Sweet Sixteen Preview: East Region

Sweet Sixteen Preview: East Region

This article is part of our NCAA Tournament Preview series.

East Region
West Region
Midwest Region
South Region

SIte: Wells Fargo Center, Philadelphia, PA
Tip-Off: Friday, March 25, 7:09 p.m. EST

This tournament never ceases to amaze, and make so many of us look like fools. Kentucky a lock to the second weekend, and the Final Four favorite? No, they're losing in the first round as 18.5-point favorites. Defending National Champion Baylor comes back from a 25-point deficit, only to lose in overtime to a team that plays five starters 29+ minutes nightly and was without two of them for the extra stanza? Makes perfect sense. 

No.4 UCLA vs. No. 8 North Carolina

Key Matchup: Leaky Black vs. Johnny Juzang. Black has emerged as one of the better defenders in the country, something most of the rest of the Heels aren't known for. He helped limit Marquette star Justin Lewis to a 2-of-15 showing in the opening round, followed by locking down Baylor's Matthew Mayer to force a 3-of-8 shooting performance. He seems highly likely to draw Juzang often. The Bruins breakout star in last year's Final Four run, Juzang has been up and down this season. If Black can force him to struggle from the floor, as he did in the opener against Akron (3-of-11), UCLA will be facing an uphill battle for consistent scoring, especially if they aren't at full strength (see below). 

UCLA will win IF: It forces UNC to play 1-on-1. North Carolina was ridiculously efficient in the opening two rounds, assisting on 51

East Region
West Region
Midwest Region
South Region

SIte: Wells Fargo Center, Philadelphia, PA
Tip-Off: Friday, March 25, 7:09 p.m. EST

This tournament never ceases to amaze, and make so many of us look like fools. Kentucky a lock to the second weekend, and the Final Four favorite? No, they're losing in the first round as 18.5-point favorites. Defending National Champion Baylor comes back from a 25-point deficit, only to lose in overtime to a team that plays five starters 29+ minutes nightly and was without two of them for the extra stanza? Makes perfect sense. 

No.4 UCLA vs. No. 8 North Carolina

Key Matchup: Leaky Black vs. Johnny Juzang. Black has emerged as one of the better defenders in the country, something most of the rest of the Heels aren't known for. He helped limit Marquette star Justin Lewis to a 2-of-15 showing in the opening round, followed by locking down Baylor's Matthew Mayer to force a 3-of-8 shooting performance. He seems highly likely to draw Juzang often. The Bruins breakout star in last year's Final Four run, Juzang has been up and down this season. If Black can force him to struggle from the floor, as he did in the opener against Akron (3-of-11), UCLA will be facing an uphill battle for consistent scoring, especially if they aren't at full strength (see below).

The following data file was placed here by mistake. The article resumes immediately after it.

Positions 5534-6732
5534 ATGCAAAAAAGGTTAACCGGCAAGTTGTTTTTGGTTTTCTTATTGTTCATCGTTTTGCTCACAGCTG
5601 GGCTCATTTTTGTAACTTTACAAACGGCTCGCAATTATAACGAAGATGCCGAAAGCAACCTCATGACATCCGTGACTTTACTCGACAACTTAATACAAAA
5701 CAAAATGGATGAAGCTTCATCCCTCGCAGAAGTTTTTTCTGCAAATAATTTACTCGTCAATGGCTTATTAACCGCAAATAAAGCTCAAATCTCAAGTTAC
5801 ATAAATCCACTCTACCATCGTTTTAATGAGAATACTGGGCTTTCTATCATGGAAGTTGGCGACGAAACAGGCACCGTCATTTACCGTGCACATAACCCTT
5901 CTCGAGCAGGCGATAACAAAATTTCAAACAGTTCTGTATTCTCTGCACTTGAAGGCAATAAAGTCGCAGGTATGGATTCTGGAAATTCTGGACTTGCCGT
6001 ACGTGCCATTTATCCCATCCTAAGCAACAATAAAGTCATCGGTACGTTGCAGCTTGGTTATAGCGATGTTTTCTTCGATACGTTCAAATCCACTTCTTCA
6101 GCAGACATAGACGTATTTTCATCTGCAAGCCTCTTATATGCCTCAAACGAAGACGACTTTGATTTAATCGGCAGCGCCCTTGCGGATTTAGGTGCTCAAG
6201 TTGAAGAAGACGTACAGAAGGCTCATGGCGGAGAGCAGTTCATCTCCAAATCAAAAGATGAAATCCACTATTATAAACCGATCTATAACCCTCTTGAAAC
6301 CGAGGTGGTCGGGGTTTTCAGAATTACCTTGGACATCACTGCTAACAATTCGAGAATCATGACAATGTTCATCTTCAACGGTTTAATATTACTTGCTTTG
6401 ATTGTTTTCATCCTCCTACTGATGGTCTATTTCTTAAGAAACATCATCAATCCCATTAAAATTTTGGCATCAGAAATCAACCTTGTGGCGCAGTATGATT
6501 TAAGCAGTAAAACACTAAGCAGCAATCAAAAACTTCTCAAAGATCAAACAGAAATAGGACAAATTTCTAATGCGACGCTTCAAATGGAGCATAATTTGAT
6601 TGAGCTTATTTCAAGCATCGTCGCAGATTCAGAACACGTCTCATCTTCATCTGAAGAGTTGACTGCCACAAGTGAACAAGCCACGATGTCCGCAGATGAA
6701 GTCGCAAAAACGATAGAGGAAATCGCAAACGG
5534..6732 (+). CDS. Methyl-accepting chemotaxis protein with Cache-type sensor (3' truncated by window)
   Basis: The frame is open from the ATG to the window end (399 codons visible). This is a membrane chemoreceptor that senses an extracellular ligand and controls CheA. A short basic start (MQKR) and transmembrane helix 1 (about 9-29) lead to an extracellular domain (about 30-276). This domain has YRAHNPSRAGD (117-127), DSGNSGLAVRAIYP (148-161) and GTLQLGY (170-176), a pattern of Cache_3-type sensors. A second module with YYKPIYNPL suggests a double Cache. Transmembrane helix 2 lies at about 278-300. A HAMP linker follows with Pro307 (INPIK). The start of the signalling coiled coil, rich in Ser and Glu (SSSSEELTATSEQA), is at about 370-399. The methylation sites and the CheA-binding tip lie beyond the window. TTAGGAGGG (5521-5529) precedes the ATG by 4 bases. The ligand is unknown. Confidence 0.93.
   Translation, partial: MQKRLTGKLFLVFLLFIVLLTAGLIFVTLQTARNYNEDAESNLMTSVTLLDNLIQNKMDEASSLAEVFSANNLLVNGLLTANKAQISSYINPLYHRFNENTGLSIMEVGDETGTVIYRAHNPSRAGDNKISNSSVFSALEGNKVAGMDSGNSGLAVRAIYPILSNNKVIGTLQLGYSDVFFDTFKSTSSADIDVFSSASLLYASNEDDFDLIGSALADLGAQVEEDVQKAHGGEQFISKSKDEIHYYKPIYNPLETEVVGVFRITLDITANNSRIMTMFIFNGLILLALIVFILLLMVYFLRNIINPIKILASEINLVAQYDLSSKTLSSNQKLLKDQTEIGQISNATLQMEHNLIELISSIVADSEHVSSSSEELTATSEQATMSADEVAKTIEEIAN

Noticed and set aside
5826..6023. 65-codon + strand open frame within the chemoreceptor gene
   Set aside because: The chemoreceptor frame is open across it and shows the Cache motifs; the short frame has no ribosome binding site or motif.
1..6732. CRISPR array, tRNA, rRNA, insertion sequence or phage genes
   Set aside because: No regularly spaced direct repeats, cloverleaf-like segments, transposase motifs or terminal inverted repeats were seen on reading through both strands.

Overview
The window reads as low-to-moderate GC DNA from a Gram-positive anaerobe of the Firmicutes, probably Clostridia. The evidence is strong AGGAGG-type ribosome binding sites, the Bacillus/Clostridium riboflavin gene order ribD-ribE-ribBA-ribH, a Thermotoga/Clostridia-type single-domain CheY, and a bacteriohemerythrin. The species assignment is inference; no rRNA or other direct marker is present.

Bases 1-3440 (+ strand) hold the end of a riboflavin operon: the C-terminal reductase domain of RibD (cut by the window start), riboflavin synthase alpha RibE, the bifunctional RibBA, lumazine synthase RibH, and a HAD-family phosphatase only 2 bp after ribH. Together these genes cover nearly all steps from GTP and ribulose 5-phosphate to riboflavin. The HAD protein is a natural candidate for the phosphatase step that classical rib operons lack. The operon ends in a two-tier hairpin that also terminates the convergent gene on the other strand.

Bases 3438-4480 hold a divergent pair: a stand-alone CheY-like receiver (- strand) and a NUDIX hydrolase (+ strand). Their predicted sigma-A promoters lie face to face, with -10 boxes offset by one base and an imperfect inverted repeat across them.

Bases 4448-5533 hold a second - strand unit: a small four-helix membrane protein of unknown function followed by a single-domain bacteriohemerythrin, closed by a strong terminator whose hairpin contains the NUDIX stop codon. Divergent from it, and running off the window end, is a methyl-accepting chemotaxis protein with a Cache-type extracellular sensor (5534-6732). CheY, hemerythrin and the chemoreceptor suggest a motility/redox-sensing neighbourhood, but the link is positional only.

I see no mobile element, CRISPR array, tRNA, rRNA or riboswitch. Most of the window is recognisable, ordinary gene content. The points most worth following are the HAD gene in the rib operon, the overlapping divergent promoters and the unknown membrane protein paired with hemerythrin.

UCLA will win IF: It forces UNC to play 1-on-1. North Carolina was ridiculously efficient in the opening two rounds, assisting on 51 of their 62 made field goals. But when the game was on the line against Baylor, it was straight isolation, not even a pick and a hoisted (unsuccessful) 3-pointer. The Heels ranked a modest 72nd nationally, assisting on 55.4 percent of their field goals during the regular season, while UCLA's defense allowed just a 50.5 percent ratio. We know UNC will want a faster pace, and UCLA a slower one. That should ebb and flow throughout the game. But if the Bruins are locked in defensively, leading to forced shots late in the shot clock, UNC will have to have a perfect shooting night to prevail.

North Carolina will win IF: Its starters stay on the floor. UNC has gotten out to huge leads in both of their first two games, which has allowed head coach Hubert Davis to go deeper into his bench than he has all regular season. I expect he'll try to steal some first half minutes again with Dontrez Styles and Puff Johnson. But the Heels need their starters to play as much as possible. The offense bogged down against Baylor once Caleb Love fouled out, as he and RJ Davis weren't able to work off each other. There's minimal shooting options off the bench as well, which creates no spacing and allows teams to double Armando Bacot in the post. It's no secret what UNC wants to do. Can UCLA force someone off the court and the Heels out of their comfort zone?